I just completed a trip to India on Etihad Airlines, which reminded me of how good the service is on the Middle East 3 (ME3) airlines: Emirates Airlines, Etihad Airways and Qatar Airways. It’s the kind of service once lauded in an Emirates ad with Jennifer Aniston, where the actress has a nightmare that she’s on a plane with no shower and no cocktail lounge, only to wake up on a luxurious Emirates plane, which, of course, has both.
The ME3 have been on a growth tear, stealing a lot of traffic from legacy carriers in Europe, in particular. The ME3 currently flies 575 aircraft, up from 25 in 1996, according to Aviation Week. The ME3 also have more than 24% of the global widebody aircraft order backlog for Boeing and Airbus, and most of their orders are for expansion of service, whereas for the US3 (American Airlines, Delta and United) and the EU3 (International Airlines Group, Lufthansa Group and Air France/KLM), the majority of aircraft orders are for replacement of existing fleet.
However, the ME3’s growth is coming to an end, as the airlines are consolidating, cutting costs and deferring aircraft orders. Emirates, the largest customer for Airbus’ A380 plane, recently said it would delay purchases of the aircraft for this year and next, according to The New York Times.
Here’s a closer look at the ME3’s advantages and disadvantages, and why the airlines’ heyday could be over.
- Low cost of capital: The big U.S. and European airlines are claiming that Middle Eastern governments are subsidizing their airlines. While there may or may not be something that meets the technical definition of a subsidy, it’s clear that the ME3 have access to much cheaper capital than their U.S. or European counterparts.
- Favorable labor laws: Most of the ME3’s staff of young, happy, attractive crew members are hired on contract. The ME3 are able to manage their cabin staff in a way that U.S. and European airlines cannot, resulting in much younger cabin crews. The CEO of Qatar Airways recently apologized for saying that U.S. airline passengers were “always being served by grandmothers,” in a speech where he also said that the average age of his cabin crew was 26.
- Favorable taxation, duties and airport fees: Middle Eastern governments view airlines as a way to grow and diversify their economies and put people to work in a sector other than oil. As a result, the landing fees at airports are lower than in the U.S. or Europe, and the government doesn’t charge taxes on tickets. The U.K., for instance, is the polar opposite. In London, the government charges hundreds of pounds in taxes on long-haul airline tickets, and capacity at Heathrow airport has been strained for more than a decade, where initial construction on a third runway is years away, if it ever happens.
But despite the ME3’s superior product and service, it can’t charge as much as major U.S. and European carriers, which brings us to their disadvantages.
- Small local markets: In terms of population, Dubai, at 2.7 million, Abu Dhabi, at 2.9 million and Doha, at 956, 500, are smaller than the metro areas of the top three hub cities for U.S. carriers: Dallas-Ft. Worth (7.2 million), the hub for American; New York (20.1 million), the hub for United; and Atlanta (5.8 million), the hub for Delta. Furthermore, fewer people are flying to the Middle East. Many of the people who live in these cities are foreign laborers in the construction or domestic sectors, so the actual population of potential travelers is even smaller. Nor are they major tourist destinations for people outside of the immediate region.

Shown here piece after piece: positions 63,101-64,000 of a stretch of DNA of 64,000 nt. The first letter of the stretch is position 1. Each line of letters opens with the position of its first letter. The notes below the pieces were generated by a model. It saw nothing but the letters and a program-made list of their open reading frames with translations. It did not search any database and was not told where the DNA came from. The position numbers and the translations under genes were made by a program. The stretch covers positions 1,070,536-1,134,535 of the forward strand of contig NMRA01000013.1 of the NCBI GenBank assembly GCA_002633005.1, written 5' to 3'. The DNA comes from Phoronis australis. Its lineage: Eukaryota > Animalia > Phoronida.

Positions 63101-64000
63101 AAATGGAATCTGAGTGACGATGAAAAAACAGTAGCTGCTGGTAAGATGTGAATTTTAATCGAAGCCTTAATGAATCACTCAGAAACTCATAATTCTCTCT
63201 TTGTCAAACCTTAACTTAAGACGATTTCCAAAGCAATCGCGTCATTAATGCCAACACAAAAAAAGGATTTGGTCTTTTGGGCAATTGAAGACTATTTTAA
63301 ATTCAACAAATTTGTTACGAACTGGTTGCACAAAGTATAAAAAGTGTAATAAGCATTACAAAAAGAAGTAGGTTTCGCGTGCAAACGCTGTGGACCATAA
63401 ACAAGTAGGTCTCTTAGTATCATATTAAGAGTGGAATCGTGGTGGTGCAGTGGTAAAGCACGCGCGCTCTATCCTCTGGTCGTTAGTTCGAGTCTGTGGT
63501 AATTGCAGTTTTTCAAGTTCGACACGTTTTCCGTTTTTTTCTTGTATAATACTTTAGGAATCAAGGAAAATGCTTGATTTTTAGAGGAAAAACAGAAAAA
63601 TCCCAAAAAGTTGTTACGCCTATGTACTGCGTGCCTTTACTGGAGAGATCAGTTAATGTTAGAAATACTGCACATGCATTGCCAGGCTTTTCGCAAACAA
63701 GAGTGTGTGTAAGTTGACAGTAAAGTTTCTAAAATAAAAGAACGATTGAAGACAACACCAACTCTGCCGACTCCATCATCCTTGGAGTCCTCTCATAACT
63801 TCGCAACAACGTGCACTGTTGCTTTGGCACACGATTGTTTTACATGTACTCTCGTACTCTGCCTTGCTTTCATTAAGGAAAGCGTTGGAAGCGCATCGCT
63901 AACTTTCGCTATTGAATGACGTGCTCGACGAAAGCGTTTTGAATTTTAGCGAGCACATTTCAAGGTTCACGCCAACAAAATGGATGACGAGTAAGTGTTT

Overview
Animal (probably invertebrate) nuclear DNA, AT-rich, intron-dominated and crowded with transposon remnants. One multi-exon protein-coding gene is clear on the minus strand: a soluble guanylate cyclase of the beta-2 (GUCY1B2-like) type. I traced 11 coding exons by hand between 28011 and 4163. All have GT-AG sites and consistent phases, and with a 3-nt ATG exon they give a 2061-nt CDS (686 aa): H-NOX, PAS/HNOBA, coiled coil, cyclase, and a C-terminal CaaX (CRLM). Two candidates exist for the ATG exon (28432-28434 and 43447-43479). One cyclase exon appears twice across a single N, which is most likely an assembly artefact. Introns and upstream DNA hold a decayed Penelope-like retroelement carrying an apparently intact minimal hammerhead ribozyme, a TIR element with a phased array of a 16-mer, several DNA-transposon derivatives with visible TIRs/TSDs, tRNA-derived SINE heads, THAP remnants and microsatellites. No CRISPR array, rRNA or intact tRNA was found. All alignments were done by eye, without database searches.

- Dependent on connecting traffic: Because the ME3 airlines don’t have a base of local traffic, nor do they have the draw to bring people to Middle Eastern cities, they are dependent on connecting traffic to fill many seats on their planes. Connecting traffic has to be priced for less than direct traffic since people will always pay more for nonstop flights, especially the most lucrative business travelers.
- Dependent on India traffic: India’s aviation market has historically been weak, as the previous government propped up Air India and prevented other airlines from competing with it. However, the new government, run by Prime Minister Narendra Modi, has taken a different approach, encouraging other airlines to grow. The Indian government’s regulation of its aviation industry has been good for Middle Eastern carriers because they’re close to India and have a huge number of flights there. If Indian airlines get stronger and have the right planes to fly longer international routes, they will compete more effectively for traffic originating in India.
- Weak loyalty programs: ME3’s loyalty programs aren’t engaging many travelers because they aren’t attractive to anyone who isn’t local. If you’re living in the U.S., you probably don’t care about being a member of a Middle Eastern airline loyalty program because the only time you could get points is if you’re traveling to, or through, an ME3 hub.
Overall, the ME3 have to have a better product by necessity, and they’re going to get less for it. Furthermore, there’s an end to how much traffic they can get. They’ll have to pursue increasingly marginal connective traffic and longer, thinner routes, and will be more vulnerable to competitive moves. While much of the global airline traffic has been coming from the ME3, we’ll likely see a scenario where traffic moves more slowly overall, but the growth is distributed much more evenly among airlines across the world.